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The mayor of Germany’s southwestern city of Tuebingen said Monday that he’s taking some “time out” after coming under fire over the weekend for saying the n-word more than once during a conference last Friday.
ABC News reports Boris Palmer also said he’ll resign from the Green party following criticism during the conference, which prompted some attendees to walk out in protest.
Palmer was already suspended by the left-leaning Green party over his use of the slur in reference to Black soccer player, Dennis Aogo.
Anti-racism activists gathered outside the event, a conference on migration hosted by Frankfurt University, and chanted “Nazis out” in response to his presence.
Palmer then repeatedly used the racial slur and suggested he was being victimized. “If someone uses the wrong word then they’re a Nazi to you,” he told the activists, and suggested that this reputation would stick with him like “the Star of David” that Jews were forced to wear during the Third Reich.
Later in Monday’s statement, Palmer apologized to “those I’ve disappointed” and said that a mayor “should never speak that way.”
The 50-year-old, whose grandfather was Jewish, added that he’s “incredibly sorry” at having given the impression that he downplays the significance of the Holocaust, according to ABC News.
Palmer said he would seek “professional help” to prevent himself from reacting inappropriately when he feels unjustly attacked in the future.
Palmer was first elected mayor of Tuebingen, population 90,000, in 2006 and won re-election running as an independent last year.
He apologized to “those I’ve disappointed” and acknowledged that a mayor “should never speak that way.” He added that he’s “incredibly sorry” at seemingly downplaying the significance of the Holocaust, especially given the fact that his grandfather was Jewish.
Racism in Germany is getting worse
The German Centre for Integration and Migration Research (DeZIM- Institute) has published a comprehensive report titled “Racist realities-how does Germany deal with racism?” on everyday racism in Germany.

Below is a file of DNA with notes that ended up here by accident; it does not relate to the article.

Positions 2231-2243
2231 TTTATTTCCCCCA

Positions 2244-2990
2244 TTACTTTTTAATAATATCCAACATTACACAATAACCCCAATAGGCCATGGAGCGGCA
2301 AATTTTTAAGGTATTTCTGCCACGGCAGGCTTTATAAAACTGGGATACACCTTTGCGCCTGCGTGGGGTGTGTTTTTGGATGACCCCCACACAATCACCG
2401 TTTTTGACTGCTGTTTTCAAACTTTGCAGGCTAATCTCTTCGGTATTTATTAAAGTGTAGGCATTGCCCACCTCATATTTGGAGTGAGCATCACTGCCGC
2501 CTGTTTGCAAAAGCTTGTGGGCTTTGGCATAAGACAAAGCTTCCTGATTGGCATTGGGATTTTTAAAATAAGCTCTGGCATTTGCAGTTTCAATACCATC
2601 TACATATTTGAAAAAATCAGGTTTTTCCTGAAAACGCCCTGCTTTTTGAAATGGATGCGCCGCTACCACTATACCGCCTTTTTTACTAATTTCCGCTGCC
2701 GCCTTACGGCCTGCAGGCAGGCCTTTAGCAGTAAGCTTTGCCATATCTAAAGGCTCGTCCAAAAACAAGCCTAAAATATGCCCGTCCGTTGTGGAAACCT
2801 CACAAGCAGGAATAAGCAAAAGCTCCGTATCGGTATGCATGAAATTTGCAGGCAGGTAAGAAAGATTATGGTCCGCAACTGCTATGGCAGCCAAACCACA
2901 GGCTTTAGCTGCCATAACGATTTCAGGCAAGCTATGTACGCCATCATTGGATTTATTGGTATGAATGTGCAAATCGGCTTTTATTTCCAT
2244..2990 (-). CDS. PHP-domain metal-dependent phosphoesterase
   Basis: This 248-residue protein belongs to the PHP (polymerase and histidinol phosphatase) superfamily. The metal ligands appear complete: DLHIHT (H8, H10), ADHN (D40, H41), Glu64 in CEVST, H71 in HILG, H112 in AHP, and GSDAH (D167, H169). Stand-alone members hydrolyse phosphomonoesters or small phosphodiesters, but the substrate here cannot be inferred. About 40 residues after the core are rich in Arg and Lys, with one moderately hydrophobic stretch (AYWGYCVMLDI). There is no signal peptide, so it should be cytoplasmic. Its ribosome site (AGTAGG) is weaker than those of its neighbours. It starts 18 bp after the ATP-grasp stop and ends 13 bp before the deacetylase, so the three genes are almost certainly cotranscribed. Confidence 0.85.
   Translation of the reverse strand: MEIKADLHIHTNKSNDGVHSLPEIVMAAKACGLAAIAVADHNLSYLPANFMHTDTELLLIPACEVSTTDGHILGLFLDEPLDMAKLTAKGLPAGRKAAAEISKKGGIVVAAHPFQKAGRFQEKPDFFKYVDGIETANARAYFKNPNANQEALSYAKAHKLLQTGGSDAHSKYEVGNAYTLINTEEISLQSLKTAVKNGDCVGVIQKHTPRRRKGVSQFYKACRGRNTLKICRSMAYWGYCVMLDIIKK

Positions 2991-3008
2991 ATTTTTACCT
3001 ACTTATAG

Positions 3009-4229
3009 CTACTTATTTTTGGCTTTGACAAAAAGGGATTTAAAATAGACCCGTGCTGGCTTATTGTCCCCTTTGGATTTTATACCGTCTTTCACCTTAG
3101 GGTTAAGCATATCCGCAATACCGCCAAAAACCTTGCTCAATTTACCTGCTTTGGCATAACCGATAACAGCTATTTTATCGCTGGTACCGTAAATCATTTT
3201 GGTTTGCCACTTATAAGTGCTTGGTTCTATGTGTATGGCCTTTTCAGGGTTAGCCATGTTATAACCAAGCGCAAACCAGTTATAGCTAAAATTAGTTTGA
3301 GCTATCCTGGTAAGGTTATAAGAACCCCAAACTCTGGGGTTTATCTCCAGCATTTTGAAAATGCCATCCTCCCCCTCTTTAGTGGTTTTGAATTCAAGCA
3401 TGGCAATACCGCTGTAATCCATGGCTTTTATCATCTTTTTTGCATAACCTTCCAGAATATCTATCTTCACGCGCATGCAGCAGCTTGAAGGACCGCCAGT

The institution examined numerous aspects of Germany’s racism problem in the report. According to the findings, 22% of the population has faced racism in their everyday lives, while 35% have not.
Although a large number of Germans reject this view, 49% believe that individuals can be split into so-called “races.” One-third of respondents support the thesis that certain ethnic groups are naturally more industrious than others and that certain cultures are superior.
Furthermore, 27% of respondents believe that socioeconomic disparity can be justified in a society. For a group at the top and another at the bottom, a hierarchical structure is required for them.
Although 90% of the population are aware that racism exists, only 60% believe that racism is solely perpetrated by right-wing extremists
Likewise, the survey demonstrates that racial awareness in the German public differs among different categories. While approximately 60% of the population agree that racism against Jews and people of color exists in Germany, only 44.5% believe that anti-Muslim racism exists.
It also suggests that the German public does not believe racism is a widespread social problem. 33% of respondents think that those affected by racism are actually oversensitive, while 52% believe they are fearful.
More than half of the respondents consider that criticizing racism is a form of oppression of their freedom of expression.